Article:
How to Fix Computer Overheating Caused by Blocked Heat Sink
Unplug your computer before opening the case. Wear a static wrist guard if possible, or touch the metal case before handling anything inside, to ground any static charge you may have.
Consider other options first. Overheating issues are also often caused by poor air circulation in the computer case. If you have space, adding another fan can help. Also, you should regularly open the case unplug all the cords and carefully take your computer system outside use a can of compressed air or an air compressor. A small vacuum is a good second choice but you have to be careful not to hit any internal components with it, and avoid touching the circuit boards with anything. Take your time and be very thorough with this step. Next take a cotton swab dabbed in some rubbing alcohol and go over the internal case components to get them very clean. You can go over the external case with a rag and a little bit of water. Allow your system 2 hours to dry out before turning it back on.
Remove the small CPU fan plug from the motherboard. Grasp the plastic end and pull carefully until it comes out. Don’t pull it by the wires.
Remove the CPU cooling fan. It may be held in place on the motherboard by four Phillips screws or a lock-down lever.
Release the CPU. Often it is held in place by a small lever that lifts to release the processor.
Take care not to drop the processor or pull it off if it’s stuck. Dropping the processor will likely damage it. Alternatively, it may be stuck to the heat sink by thermal paste. Try to separate them. A credit card-type card can be useful for this step, but don’t damage the CPU trying to pry them apart.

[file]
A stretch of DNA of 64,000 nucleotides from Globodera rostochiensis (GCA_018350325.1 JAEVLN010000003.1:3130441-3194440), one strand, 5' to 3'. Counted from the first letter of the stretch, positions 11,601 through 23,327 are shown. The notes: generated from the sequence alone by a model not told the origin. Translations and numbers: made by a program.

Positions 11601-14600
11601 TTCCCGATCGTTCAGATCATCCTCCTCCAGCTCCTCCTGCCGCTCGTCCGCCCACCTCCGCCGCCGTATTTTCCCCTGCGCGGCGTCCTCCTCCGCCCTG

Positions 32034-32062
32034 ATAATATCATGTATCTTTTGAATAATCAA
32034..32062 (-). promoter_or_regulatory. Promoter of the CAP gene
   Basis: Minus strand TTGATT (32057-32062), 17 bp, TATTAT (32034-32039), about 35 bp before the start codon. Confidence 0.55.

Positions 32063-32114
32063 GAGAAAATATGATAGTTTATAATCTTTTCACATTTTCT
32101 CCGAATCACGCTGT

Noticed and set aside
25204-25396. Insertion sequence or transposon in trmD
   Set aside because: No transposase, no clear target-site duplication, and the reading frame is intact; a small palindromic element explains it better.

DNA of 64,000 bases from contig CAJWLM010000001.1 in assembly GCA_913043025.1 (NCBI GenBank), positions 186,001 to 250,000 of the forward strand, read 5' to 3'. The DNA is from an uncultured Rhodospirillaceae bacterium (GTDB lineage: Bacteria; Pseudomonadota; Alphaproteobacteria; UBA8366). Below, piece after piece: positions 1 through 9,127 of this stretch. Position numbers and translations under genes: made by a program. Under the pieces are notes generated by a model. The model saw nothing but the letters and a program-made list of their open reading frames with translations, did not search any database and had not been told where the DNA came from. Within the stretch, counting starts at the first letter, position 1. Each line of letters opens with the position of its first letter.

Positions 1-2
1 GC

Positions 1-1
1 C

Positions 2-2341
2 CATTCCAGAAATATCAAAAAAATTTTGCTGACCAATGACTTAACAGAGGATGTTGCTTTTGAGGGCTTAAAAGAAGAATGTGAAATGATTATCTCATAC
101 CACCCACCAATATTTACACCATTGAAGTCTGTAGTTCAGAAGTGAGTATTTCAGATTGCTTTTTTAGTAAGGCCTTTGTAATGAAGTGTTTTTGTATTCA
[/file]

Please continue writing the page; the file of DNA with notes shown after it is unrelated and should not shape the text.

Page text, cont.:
Clean out the heat sink. Blast compressed air directly on the heat sink. It only takes a few good quirts to clean a blockage. If it’s persistent, allow a few seconds before repeating.
Carefully wipe off any residual thermal paste. Use a clean cotton bud or paper towel. A little rubbing alcohol may help, but too much could cause damage.
Replace the CPU in its socket.
Apply a thin layer of thermal paste to the top of the CPU. It only takes a small amount. Too much can cause overheating problems all over again.
Replace the heat sink. Clip the clip back in. Secure the fan back on. Plug it back into the motherboard.
Tidy up the case. Make sure stray wires are secured away from fans, then put the cover back in place.
Test your computer to make sure everything works.
It’s easier to clean a heat sink on a desktop PC than it is to clean on a laptop, but you may be able to find a tutorial on how to get at the heat sink on even the most complicated laptop. Use a search engine. Even if you can’t find your model, the tutorial for a similar model can be useful.
Take photos as you go. Computer layouts vary widely and a visual record of what you took apart can really come in handy when putting it back together.
Use plastic cable ties (never metal twisty ties!) to tidy up loose wires inside your computer case. This will also help with air flow.
Motherboards vary. If you feel you need specific instructions for yours and don’t have a user’s manual, use a second computer to type the brand and model number into a search engine, then look for instructions on removing the CPU fan or heat sink. The model name/number is nearly always printed on the motherboard itself – often in the middle – and represented by a combination of letters and numbers.
Wear an anti-static wrist band when poking around inside a computer.